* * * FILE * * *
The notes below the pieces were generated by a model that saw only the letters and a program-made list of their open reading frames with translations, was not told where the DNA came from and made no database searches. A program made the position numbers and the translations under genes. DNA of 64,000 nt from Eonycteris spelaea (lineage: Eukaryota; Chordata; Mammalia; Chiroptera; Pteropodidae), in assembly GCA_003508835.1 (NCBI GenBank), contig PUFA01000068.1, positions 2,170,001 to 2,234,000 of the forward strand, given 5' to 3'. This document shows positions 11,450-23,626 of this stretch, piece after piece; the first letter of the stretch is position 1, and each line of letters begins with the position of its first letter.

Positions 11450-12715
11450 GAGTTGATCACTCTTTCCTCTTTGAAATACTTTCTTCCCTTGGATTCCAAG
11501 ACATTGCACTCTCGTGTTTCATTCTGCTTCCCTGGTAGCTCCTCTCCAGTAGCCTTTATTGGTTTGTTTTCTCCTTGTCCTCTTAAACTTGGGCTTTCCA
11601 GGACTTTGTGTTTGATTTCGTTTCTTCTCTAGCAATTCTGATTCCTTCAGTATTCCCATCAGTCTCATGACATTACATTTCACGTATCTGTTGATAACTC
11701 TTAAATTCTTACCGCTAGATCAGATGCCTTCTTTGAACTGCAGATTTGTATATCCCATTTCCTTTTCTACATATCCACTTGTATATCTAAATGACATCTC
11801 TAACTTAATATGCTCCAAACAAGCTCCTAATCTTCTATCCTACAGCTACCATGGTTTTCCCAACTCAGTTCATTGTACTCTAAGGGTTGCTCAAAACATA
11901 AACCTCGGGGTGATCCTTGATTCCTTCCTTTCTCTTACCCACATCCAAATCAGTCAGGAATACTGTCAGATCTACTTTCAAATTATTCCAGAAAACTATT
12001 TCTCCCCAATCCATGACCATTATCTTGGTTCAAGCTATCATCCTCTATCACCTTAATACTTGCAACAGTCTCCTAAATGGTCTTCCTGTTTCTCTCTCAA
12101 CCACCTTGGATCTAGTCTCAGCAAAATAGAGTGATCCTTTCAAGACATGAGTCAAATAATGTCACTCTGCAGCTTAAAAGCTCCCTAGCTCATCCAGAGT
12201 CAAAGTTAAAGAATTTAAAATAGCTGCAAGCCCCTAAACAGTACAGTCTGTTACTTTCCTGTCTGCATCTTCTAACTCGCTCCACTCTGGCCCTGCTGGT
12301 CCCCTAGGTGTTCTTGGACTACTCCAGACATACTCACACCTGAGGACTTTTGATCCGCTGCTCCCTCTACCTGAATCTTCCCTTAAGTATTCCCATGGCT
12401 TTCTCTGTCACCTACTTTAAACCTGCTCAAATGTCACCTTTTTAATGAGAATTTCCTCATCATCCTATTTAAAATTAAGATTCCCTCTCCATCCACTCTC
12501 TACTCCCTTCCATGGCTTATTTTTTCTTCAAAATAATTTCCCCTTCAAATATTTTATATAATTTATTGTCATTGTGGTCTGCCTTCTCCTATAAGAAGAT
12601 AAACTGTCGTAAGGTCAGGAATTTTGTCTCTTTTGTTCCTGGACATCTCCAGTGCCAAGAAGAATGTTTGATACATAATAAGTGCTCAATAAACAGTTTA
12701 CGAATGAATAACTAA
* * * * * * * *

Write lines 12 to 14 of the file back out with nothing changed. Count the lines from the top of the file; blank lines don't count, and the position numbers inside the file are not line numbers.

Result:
12301 CCCCTAGGTGTTCTTGGACTACTCCAGACATACTCACACCTGAGGACTTTTGATCCGCTGCTCCCTCTACCTGAATCTTCCCTTAAGTATTCCCATGGCT
12401 TTCTCTGTCACCTACTTTAAACCTGCTCAAATGTCACCTTTTTAATGAGAATTTCCTCATCATCCTATTTAAAATTAAGATTCCCTCTCCATCCACTCTC
12501 TACTCCCTTCCATGGCTTATTTTTTCTTCAAAATAATTTCCCCTTCAAATATTTTATATAATTTATTGTCATTGTGGTCTGCCTTCTCCTATAAGAAGAT